Located above a Woolworth discount store with an entrance next to a döner stand, the inconspicuous project space PS120 opened its doors for the first time with a blockbuster exhibition featuring an established generation alongside younger artists (including at least one who has never previously exhibited). ’s black-and-white silent film Wind (1968) screens in one area of the space, cutting back and forth between a group of performers as they erratically move through two barren landscapes: a snowy field and an empty beach. A separate room is dedicated to ’s Come Closer (2008), which makes similarly abrupt jumps as it interweaves the stories of characters in Lisbon, San Francisco, and Brazil. Be it through language or silence, both artists explore how people navigate their places in the world. Another appropriate pairing is and Olu Ogunnaike, who, through their works Made in Western Germany Blue (1990) and Stock: 1/4 - 107792391 (2018), both consider industrial commodities and mass production. Trockel’s textile speaks to the manufacturing of goods and artisanal production typically outsourced to women; the work, after all, was woven by Tibetan artisans, yet reads “Made in Western Germany.” Ogunnaike, on the other hand, incorporates Oriented strand board, similar to particle board, addressing the speed and lack of quality now commonly found in mass-produced Western goods.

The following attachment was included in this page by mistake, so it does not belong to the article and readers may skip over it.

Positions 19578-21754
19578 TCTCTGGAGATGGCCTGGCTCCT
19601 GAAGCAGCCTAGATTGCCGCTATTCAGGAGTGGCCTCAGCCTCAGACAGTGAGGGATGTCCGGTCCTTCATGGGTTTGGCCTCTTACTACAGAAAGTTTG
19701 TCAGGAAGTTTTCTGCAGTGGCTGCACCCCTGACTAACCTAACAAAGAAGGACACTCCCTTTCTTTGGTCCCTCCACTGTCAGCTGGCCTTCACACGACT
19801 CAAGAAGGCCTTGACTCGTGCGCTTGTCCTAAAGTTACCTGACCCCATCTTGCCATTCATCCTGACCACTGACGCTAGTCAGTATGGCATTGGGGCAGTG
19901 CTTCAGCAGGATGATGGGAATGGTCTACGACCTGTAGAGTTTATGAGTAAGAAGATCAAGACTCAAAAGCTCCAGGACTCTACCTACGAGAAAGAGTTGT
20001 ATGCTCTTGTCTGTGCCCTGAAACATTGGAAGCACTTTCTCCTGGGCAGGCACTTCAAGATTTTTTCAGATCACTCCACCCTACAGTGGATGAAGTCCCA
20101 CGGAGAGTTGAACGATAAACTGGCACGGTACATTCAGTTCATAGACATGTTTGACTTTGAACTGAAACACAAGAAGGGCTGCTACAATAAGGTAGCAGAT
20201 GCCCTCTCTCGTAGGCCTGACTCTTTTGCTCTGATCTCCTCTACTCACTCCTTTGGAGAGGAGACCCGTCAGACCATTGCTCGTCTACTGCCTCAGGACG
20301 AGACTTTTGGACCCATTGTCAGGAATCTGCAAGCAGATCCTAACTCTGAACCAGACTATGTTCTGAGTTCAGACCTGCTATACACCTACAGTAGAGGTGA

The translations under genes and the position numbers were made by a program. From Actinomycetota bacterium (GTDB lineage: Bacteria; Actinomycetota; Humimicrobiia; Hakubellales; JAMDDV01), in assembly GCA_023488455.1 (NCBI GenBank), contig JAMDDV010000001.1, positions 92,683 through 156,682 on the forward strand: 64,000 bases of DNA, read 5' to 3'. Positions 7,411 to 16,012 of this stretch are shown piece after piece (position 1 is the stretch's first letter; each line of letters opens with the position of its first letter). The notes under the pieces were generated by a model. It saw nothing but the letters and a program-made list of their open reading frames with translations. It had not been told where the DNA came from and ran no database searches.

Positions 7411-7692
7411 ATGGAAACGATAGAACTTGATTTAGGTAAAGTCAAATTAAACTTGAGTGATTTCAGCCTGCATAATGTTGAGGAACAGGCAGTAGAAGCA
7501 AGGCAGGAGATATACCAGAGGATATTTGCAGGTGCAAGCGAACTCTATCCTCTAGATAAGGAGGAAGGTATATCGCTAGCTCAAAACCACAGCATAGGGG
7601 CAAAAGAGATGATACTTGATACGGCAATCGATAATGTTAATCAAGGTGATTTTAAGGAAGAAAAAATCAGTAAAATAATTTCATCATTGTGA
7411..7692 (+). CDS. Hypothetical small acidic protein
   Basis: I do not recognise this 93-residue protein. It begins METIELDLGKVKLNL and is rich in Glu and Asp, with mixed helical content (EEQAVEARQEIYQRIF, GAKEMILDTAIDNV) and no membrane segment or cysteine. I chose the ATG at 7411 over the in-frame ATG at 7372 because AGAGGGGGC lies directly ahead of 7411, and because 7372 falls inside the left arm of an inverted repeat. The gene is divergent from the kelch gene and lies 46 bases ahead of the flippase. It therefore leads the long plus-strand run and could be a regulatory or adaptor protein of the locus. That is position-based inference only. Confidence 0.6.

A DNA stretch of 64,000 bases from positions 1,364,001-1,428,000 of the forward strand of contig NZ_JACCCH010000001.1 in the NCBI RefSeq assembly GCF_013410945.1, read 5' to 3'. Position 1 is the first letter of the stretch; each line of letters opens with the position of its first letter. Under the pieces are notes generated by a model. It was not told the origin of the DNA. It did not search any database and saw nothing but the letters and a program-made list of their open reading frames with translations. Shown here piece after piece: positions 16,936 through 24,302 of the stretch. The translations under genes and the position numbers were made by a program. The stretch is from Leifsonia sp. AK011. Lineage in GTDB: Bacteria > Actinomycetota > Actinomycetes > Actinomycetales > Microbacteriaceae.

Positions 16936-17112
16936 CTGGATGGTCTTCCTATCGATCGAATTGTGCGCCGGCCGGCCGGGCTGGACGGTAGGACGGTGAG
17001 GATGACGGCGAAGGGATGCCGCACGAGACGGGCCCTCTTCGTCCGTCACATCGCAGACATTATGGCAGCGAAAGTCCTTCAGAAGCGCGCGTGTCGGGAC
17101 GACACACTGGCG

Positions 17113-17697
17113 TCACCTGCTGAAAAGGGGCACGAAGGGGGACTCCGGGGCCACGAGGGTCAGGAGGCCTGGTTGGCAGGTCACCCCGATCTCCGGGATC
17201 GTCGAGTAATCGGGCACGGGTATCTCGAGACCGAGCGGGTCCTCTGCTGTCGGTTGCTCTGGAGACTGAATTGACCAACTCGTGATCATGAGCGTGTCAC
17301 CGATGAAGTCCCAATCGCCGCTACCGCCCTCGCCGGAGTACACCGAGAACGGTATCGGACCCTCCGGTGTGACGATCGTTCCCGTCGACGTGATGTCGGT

“No Place” and “Like Home”

GLINT, April 27th–May 12th

Installation view of  “No Place,” at GLINT, Berlin, 2018. Courtesy of No Place.  

Installation view of  “No Place,” at GLINT, Berlin, 2018. Courtesy of No Place.  

Four foreign galleries—Nueveochenta (Colombia), Arróniz Arte Contemporáneo (Mexico), Galerie Michael Sturm (Germany), and NF/Nieves Fernández (Spain)—came together to put on two parallel exhibitions inside an abandoned apartment building in the center of Berlin. These two shows, however, end up seeming more like miniature solo spotlights for the nine participating artists, as each is given ample breathing room (with a bit of extra ambience courtesy of the peeling wallpaper and original parquet flooring). The underlying theme is the artistic relationship between Latin America and Berlin. From ’s floor sculptures of rubble (marked by painted grids and lines) to ’s hanging curtain of dirtied, found t-shirts, the work’s raw energy is often perfectly matched to the site.
Emily McDermott